Courtesy: PBS/itv Studios
It’s been said time and again that people love a good story. People also like drama. So if this is the case, then why is it that so few people are watching PBS? The network’s recent import of itv Studios’ Mr. Selfridge offers viewers both a good story and more than its share of drama. The ten-part mini-series is expertly led by veteran actor Jeremy Piven (Entourage, PCU). His performance in the role of the famed retail magnate on which the mini-series is based is his finest yet. The same can be said of co-stars Frances O’Connor (A.I. Artificial Intelligence, Madame Bovary), Aisling Loftus (Page Eight), Zoe Tapper (Zen), Katherine Kelly (Coronation Street), Gregory Fitoussi (Spiral), and Trystan Gravelle (Anonymous). Together with Piven (and the show’s writers), the ensemble crafted a work that fully immerses viewers both male and female into its world and keeps them engaged through each episode. Of course, one would be remiss to omit any mention of the show’s production values in its success, too. As viewers will note in the bonus “making of” featurette, painstaking work went into creating a historically accurate world. The sets and costumes took massive amounts of time to get just right and accurate. This understanding makes the final product that much more entertaining for those viewers whose minds are open enough. By the time it’s all said and done, audiences will see that while it is a British import, much as with Downton Abbey, Mr. Selfridge shows even more the value and importance of PBS.
The choice of bringing in Jeremy Piven to lead the cast for this itv mini-series was the first positive choice in bringing to life Harry Gordon Selfridge’s story. His portrayal of Selfridge was completely believable. He presents a man that despite being a strong and self confident businessman on the surface was also emotionally fragile and complex beneath the surface. He showed that while Selfridge was this larger than life character, he was just as human as anyone else. It makes him deeply relatable to viewers. That ability of viewers to relate to Selfridge is the starting point of the show’s success. Viewers will see this for themselves when they watch the program for themselves. On a side note, perhaps most intriguing of all about Piven being picked was why he was chosen. It was noted in the included bonus features that an American actor was specifically wanted to portray Selfridge. The woman that is interviewed tells viewers in her interview that while there were plenty of British actors that could easily handle an American accent, an American actor was wanted over a British actor for his role. This is important considering how many British actors have played American roles recently. Two prime examples would be Christian Bale and Henry Cavill as Bruce Wayne/Batman and Clark Kent/Superman respectively. There are others, but these are the first two that come to mind. Keeping this choice in mind, it makes Piven, the show and its heads worthy of even more respect.
The acting on the part of Jeremy Piven and his co-stars is one of the prime reasons for the success of Mr. Selfridge. Their ability to interpret the writing will keep viewers fully engaged from the series’ opening minutes to its bittersweet end. Staying on that note, the writing behind Mr. Selfridge is another reason for the show’s success. So much goes on throughout the course of the ten episodes that make up this standout British import. Despite the number of storylines that interweave throughout the primary story, the show’s writers don’t allow the story as a whole to get bogged down even once. Rather, the script moves fluidly and at a fast pace. It isn’t too fast to lose viewers, either. The different storylines incorporated into the bigger picture make the whole thing even more successful in that they will entertain both men and women. Men will appreciate watching Selfridge’s personal journey from upstart businessman to one of London’s biggest names to an emotionally broken man. They will enjoy seeing him in his highest of highs and lowest of lows. Women will enjoy the series’ more soap opera style elements. There is infighting between the women working the displays. The infighting is the result of power struggles and to a far greater degree, romantic interests. Because the storylines are able to keep from bogging down the mini-series as a whole, it allows viewers in general to focus on one more factor that makes Mr. Selfridge even more believable. That factor is the series’ production values.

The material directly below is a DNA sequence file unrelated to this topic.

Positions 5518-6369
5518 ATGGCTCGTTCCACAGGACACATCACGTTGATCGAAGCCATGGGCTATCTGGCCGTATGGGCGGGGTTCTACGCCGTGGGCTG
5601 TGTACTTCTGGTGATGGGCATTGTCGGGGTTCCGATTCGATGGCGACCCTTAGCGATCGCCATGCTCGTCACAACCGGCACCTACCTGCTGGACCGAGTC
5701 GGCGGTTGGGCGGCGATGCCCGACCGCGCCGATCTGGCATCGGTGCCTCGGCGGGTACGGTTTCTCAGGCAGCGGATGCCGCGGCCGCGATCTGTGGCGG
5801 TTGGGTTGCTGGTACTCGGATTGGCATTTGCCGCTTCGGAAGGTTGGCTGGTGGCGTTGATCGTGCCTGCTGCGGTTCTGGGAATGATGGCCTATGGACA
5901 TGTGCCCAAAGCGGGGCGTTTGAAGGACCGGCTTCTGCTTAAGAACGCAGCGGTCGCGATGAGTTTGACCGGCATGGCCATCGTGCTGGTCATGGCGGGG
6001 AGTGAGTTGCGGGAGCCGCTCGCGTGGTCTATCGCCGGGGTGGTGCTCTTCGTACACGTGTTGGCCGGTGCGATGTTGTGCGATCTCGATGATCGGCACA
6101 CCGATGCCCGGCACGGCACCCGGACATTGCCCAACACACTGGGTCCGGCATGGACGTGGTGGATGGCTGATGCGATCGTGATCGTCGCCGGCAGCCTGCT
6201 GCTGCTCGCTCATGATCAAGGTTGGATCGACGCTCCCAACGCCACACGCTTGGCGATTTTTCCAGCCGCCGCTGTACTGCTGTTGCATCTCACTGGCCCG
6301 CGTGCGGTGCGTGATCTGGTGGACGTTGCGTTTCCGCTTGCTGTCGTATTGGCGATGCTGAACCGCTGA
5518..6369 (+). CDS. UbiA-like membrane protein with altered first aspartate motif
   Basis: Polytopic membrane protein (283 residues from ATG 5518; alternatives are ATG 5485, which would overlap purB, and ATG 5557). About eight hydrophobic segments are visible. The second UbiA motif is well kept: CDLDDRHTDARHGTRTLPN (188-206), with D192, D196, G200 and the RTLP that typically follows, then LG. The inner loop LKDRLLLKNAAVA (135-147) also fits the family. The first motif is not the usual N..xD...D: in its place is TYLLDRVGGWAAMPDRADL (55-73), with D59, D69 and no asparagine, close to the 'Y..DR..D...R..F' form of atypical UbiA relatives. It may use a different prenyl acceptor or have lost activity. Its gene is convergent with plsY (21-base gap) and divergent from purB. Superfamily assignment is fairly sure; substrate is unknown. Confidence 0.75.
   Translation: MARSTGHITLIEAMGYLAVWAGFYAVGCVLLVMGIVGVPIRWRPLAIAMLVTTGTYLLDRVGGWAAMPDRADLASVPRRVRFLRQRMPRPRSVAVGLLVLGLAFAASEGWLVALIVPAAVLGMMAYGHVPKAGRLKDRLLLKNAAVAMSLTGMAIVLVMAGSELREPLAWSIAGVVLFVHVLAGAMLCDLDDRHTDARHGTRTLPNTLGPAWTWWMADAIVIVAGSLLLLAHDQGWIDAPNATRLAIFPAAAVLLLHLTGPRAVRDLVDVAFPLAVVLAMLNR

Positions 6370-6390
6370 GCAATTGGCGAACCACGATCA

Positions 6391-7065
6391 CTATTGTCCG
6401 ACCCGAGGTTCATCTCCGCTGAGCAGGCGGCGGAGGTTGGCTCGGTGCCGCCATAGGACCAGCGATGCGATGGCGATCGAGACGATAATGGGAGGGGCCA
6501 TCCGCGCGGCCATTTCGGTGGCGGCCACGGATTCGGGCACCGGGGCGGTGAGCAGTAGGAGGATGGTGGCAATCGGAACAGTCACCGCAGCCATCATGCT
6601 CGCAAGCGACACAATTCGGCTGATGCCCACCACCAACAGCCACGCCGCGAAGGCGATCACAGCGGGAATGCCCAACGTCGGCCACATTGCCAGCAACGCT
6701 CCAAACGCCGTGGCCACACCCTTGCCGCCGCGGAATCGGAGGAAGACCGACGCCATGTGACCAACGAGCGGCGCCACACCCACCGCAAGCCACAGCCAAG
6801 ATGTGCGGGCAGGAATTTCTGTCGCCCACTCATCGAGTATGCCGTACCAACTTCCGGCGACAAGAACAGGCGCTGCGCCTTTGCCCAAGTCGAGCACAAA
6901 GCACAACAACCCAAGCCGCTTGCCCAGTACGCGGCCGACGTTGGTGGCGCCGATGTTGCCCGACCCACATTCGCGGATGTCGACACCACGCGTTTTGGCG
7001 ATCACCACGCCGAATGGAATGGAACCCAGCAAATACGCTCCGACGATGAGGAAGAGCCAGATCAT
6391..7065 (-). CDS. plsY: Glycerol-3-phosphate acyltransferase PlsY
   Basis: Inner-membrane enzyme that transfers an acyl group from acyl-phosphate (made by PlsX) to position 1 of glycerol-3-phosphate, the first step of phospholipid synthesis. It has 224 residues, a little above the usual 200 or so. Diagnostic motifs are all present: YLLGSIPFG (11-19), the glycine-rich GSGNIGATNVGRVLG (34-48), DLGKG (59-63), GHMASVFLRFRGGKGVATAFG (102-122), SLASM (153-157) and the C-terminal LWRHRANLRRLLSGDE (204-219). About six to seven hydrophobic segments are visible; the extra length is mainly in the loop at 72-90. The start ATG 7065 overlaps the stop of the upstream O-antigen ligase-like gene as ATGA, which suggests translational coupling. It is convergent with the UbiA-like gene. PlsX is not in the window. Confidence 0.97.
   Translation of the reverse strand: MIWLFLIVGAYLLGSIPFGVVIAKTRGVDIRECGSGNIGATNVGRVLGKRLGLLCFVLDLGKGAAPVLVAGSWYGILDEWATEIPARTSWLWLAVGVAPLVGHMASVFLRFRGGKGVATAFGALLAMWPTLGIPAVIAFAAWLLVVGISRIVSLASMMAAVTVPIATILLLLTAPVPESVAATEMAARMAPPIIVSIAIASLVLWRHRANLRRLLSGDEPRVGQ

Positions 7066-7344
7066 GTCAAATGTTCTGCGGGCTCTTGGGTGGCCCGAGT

Viewers will see the painstaking efforts taken to make every episode believable in the set’s bonus features. The bonus features included in the set tell a little about a lot. This isn’t a bad thing. Those that are interested in set construction and related topics will enjoy the discussions on how a carpet warehouse was turned into the first Selfridge & Co. store. It’s incredible to think that such an open space could be turned into such a stunning set. And anyone that has any interest in fashion will appreciate the discussion on making sure that the costumes worn by both the men and women were precise for the period. Viewers will especially appreciate the discussion on the use of the corsets for women’s attire. One of the female cast members even states that she liked using the corset and wearing clothes from the period of the story. Not many women would likely so openly admit this. But she did. It’s one more entertaining and enjoyable aspect of the set that proves programming on PBS is just as valuable as any mainstream American dramas. It is available now and can be ordered from the PBS online store at http://www.shoppbs.org/product/index.jsp?productId=19273126&cp=&sr=1&kw=selfridge&origkw=Selfridge&parentPage=search. And for all of the latest update on PBS’ Masterpiece series, fans can go online to http://www.facebook.com/masterpiecepbs and “Like” it.
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